• Is software to enlarge screen images and a large monitor available to assist students with low vision and learning disabilities?
  • Do you provide a trackball to be used by someone who has difficulty controlling a mouse?
  • Are staff members aware of accessibility options (e.g., enlarged text feature) included in computer operating systems and of assistive technology available in the facility?
  • Are procedures in place for a timely response to requests for assitive technology?

Note that yur organization need not have special technology on hand for every type of disability but should have available assistive technology that can benefit many people. For more information about assistive technology, consult the Adaptive Technology videos and publications.

Events

Ensure that everyone can participate in events sponsored by your organization.

  • Are events located in wheelchair-accessible facilities? Is the accessible entrance clearly marked?
  • Is information about how to request disability-related accommodations included in publications promoting events?
  • Is accessible transportation available if transportation is arranged for other participants?

The content of this web page is from Equal Access: Universal Design of Career Services. Consult that document for the most current guidelines in a checklist format and to use as a handout for a presentation or meeting.

Additional Resources

The questions on this webpage were field tested at more than twenty postsecondary institutions nationwide by members of the DO-IT Admin team. The results of a nationwide survey to test face-validity of checklist items led to further refinement of the checklist. To increase the usefulness of this working document, send suggestions to sherylb@u.washington.edu.

An electronic copy of the most current version of this content can be found in the publication Equal Access: Universal Design of Career Services. Short videos, Equal Access: Student Services and Access to the Future: Preparing Students with Disabilities for Careers, demonstrate key points summarized in this publication. They may be freely viewed online and purchased in DVD format from DO-IT. Consult DO-IT Streaming Video Presentations with Support Publications for access to these and other videos that may be of interest.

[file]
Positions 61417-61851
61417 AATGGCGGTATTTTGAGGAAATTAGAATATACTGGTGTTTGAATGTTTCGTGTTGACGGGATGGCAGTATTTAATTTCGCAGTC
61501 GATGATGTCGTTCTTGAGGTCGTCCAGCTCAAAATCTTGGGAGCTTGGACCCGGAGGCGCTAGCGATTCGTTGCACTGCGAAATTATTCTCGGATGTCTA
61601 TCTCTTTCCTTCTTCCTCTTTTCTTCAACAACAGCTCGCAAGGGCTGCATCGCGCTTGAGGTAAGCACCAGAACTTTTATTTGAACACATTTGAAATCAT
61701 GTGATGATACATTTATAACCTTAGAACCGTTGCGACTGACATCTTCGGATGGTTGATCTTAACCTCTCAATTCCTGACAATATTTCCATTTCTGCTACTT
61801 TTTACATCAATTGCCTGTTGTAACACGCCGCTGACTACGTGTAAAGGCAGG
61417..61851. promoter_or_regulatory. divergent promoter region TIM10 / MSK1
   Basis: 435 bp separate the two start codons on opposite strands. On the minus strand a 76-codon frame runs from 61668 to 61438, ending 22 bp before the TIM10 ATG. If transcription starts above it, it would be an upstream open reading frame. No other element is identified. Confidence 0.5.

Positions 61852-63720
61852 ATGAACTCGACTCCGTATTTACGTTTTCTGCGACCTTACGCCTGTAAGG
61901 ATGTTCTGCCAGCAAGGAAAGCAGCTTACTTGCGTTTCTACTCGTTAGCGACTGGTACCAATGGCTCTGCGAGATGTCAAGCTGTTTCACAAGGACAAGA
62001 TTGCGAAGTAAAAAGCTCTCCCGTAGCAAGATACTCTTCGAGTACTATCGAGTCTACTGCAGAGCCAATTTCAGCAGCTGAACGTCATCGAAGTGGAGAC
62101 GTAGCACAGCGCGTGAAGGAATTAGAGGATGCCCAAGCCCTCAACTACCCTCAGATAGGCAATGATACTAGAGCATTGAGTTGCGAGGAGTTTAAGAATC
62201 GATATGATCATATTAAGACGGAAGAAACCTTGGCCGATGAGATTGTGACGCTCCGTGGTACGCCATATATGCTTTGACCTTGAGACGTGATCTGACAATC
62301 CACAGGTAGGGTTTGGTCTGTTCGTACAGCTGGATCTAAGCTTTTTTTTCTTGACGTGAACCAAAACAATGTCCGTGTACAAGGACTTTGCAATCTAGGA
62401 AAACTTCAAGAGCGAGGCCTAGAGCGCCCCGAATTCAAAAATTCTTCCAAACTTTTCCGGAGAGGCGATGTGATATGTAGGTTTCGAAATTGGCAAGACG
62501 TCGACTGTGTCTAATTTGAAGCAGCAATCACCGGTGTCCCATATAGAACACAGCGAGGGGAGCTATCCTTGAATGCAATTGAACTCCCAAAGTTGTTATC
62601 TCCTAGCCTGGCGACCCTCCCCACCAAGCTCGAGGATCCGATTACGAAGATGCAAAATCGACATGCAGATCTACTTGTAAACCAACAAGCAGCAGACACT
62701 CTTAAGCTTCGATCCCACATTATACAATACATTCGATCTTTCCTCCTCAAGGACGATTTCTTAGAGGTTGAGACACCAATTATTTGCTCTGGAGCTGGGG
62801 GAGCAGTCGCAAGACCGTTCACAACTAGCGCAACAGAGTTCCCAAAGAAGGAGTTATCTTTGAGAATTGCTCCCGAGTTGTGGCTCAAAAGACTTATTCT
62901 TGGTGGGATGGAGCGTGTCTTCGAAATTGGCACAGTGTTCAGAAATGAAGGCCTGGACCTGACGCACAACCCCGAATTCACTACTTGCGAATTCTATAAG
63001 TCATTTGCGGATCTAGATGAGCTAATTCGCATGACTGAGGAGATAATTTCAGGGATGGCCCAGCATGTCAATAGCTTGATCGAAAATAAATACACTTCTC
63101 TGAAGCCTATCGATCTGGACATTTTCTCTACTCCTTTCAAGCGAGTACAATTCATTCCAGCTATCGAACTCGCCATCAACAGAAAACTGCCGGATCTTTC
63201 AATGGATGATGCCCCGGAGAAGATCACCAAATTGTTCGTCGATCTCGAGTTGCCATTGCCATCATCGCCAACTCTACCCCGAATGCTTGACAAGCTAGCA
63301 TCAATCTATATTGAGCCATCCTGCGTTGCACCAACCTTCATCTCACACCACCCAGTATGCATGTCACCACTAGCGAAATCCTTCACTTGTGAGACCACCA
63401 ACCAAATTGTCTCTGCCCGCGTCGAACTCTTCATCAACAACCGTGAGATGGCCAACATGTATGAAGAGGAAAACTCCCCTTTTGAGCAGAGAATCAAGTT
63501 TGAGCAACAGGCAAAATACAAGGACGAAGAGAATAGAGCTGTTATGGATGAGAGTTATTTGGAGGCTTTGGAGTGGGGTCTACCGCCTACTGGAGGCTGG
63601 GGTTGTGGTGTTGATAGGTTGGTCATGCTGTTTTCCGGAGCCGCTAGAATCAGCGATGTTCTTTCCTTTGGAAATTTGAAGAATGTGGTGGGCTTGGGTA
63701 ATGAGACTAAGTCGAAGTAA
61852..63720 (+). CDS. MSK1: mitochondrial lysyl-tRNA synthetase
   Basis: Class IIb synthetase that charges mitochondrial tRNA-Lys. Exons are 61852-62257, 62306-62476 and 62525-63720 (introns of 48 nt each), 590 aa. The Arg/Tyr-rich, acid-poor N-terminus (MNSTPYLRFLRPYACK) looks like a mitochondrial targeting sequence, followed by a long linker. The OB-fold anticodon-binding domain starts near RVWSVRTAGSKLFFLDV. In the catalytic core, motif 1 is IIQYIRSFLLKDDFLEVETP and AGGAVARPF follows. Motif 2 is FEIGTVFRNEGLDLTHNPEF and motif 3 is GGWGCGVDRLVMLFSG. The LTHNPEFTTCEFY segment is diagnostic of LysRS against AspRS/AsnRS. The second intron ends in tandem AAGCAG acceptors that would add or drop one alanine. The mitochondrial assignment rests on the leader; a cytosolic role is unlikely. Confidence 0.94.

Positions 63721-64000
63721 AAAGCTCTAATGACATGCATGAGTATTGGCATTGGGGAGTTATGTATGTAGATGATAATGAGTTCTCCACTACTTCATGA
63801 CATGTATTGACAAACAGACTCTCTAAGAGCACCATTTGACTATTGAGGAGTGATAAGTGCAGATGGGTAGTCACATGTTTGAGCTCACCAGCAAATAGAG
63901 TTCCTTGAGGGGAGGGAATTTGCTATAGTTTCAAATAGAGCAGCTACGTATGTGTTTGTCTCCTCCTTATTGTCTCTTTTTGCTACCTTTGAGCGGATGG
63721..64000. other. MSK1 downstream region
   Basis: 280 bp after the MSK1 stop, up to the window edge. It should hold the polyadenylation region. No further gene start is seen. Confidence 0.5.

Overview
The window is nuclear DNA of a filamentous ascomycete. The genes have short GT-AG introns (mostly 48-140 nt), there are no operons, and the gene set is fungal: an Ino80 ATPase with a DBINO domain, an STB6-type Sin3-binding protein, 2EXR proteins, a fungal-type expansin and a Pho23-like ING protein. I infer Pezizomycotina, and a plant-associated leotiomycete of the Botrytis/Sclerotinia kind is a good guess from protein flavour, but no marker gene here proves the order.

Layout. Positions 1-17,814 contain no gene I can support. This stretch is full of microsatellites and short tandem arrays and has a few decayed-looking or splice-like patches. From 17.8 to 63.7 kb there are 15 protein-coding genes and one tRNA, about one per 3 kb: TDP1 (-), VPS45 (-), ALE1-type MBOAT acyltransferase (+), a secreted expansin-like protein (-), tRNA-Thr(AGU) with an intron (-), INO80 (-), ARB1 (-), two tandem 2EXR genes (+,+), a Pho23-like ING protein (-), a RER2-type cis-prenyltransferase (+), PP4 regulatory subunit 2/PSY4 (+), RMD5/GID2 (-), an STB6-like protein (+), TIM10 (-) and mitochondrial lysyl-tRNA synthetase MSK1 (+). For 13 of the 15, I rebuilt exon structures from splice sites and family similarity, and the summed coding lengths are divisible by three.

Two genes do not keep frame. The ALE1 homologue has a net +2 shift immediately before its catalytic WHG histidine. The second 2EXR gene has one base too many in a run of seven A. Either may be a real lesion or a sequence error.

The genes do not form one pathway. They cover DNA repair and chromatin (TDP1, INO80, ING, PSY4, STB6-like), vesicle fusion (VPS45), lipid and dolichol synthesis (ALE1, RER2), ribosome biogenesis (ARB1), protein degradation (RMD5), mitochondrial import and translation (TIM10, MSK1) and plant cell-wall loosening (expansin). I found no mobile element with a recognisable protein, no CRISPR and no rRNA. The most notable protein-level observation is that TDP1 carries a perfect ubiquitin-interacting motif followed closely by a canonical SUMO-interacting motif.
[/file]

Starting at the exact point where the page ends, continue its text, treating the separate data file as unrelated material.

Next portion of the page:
Consult the Conference Room Knowledge Base for questions and answers, case studies, and promising practices.

The following resources also provide information about making career services accessible.

DO-IT (Disabilities, Opportunities, Internetworking, and Technology)
DO-IT works to increase the successful participation of people with disabilities in academic programs and careers. DO-IT uses assistive technology and the Internet to maximize independence, productivity, and participation. It provides instructional materials regarding accessible technology and the transitions from high school to college and school to work.

ENTRY POINT! American Association for the Advancement of Science (AAAS)
ENTRY POINT! is an internship program for college students with disabilities majoring in computer science, engineering, mathematics, or physical science.

Job Accommodation Network (JAN)
JAN answers questions about accommodations and the Americans with Disabilities Act.

Office of Disability Employment Policy (ODEP)
The U.S. Department of Labor's ODEP supports High School/High Tech, the Business Leadership Network, and other programs and provides technical assistance, resources for employers, and links to state liaisons.

Rehabilitation Services Administration (RSA)
RSA oversees programs, such as state vocational rehabilitation offices, that help people with disabilities gain employment.

U.S. Equal Employment Opportunity Commission (EEOC)
The EEOC provides enforcement guidance on reasonable accommodation and undue hardship under the Americans with Disabilities Act.

Workforce Recruitment Program
The Workforce Recruitment Program creates a database of screened candidates with disabilities seeking summer and permanent positions.